The New Berlin School District will ask for $25 Million on the April 2 ballot. The operational referendum would give the schools five million dollars a year for the next five years.
According to the district, the bulk of the the referendum funds would go toward a operating budget debt of $16.5 million dollars. Most of that debit is from building Ronald Reagan Middle School without a referendum.
The remaining funds would go to things like building improvements, fair wages for staff and safety upgrades.
Many are concerned about the tax implications of the referendum. For a house that’s $250,000, the tax increase the first year would be about $97.50 and then about another $30 in the 2020-21 school year.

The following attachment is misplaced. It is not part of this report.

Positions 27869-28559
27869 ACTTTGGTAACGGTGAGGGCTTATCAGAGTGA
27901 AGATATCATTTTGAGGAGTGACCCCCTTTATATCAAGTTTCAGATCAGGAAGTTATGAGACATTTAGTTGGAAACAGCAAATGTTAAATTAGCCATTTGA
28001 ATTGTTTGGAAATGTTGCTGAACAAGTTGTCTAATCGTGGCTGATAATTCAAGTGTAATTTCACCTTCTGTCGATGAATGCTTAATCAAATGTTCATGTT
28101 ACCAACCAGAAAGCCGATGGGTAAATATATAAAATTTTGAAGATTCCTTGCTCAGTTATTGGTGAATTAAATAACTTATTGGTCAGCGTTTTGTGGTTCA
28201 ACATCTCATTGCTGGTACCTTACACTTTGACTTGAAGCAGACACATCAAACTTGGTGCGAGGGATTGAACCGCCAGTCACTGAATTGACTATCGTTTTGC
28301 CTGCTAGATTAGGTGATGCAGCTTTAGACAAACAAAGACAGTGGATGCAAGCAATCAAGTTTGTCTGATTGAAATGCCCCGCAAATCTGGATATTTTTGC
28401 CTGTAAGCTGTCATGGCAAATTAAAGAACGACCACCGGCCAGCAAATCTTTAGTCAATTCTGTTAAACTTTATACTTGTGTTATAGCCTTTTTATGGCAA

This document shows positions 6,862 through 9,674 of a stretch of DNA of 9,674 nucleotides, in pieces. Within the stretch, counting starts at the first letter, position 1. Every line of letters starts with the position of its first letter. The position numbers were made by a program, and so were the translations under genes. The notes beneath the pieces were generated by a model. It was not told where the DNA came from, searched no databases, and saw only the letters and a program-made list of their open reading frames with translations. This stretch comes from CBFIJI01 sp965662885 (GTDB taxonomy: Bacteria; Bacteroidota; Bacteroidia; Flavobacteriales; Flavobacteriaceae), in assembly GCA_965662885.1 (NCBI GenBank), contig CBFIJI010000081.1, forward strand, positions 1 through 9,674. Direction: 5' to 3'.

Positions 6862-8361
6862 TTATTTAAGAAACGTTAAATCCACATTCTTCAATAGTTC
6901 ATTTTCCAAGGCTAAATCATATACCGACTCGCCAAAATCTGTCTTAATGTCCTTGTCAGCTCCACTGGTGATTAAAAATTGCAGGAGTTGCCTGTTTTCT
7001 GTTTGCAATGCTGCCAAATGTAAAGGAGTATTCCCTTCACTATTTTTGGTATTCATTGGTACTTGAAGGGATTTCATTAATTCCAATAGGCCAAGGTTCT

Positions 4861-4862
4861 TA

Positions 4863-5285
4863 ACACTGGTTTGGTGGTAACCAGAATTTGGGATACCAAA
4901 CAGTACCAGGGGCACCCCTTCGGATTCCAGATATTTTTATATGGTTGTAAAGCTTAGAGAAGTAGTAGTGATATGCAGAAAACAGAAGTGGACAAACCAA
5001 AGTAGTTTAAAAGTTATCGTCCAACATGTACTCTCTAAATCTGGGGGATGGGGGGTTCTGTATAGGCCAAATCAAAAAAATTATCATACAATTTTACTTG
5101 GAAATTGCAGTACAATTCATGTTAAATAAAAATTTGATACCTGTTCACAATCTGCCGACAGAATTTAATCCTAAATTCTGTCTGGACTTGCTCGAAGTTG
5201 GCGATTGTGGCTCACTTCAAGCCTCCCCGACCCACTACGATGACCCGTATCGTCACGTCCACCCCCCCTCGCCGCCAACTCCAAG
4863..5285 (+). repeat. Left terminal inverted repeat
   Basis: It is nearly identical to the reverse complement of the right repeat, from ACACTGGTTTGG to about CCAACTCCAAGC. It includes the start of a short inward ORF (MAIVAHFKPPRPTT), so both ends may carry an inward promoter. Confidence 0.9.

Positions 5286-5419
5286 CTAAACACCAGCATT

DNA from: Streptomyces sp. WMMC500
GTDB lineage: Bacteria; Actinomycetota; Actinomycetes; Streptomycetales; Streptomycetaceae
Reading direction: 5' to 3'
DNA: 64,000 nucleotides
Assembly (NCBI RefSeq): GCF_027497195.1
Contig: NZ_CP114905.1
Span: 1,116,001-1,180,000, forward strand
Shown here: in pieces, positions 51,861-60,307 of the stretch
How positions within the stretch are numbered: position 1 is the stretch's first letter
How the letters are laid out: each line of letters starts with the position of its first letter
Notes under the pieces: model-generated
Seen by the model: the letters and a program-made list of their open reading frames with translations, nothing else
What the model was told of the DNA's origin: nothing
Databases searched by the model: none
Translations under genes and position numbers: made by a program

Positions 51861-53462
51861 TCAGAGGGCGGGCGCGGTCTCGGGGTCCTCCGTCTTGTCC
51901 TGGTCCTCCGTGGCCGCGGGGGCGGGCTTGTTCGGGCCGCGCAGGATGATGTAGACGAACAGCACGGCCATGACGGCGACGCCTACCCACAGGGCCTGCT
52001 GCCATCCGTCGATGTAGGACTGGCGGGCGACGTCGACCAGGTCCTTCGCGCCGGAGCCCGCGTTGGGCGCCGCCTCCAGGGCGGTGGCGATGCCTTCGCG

Mya Keller says the referendum is worth it.
“We have great kids that have done well in this district we want to keep it up,” Keller said.
Resident Nik Clark with the Tax Payers Alliance says that’s not right.
Clark says the real issue is low enrollment and if the enrollment numbers were up then the schools would get more state funding.
“It’s a bigger situation here. We’re giving the district millions of dollars to service hundreds and hundreds less students. That’s the path of fiscal insolvency,” Clark said.
Clark questions what happens once the school begins operating with the extra money and enrollment continues to drop.
Keller worries what will happen if the referendum fails.
“We will have larger class sizes and will defer technology and safety concerns,” Keller said.
“The academic futures of those kids will not be affected if some of the million dollars of capital projects are put off till 2025 when some of the debt retires from Ronald Reagan Elementary School,” Clark said.
If the referendum passes, it would be the first referendum for the district since November 2000.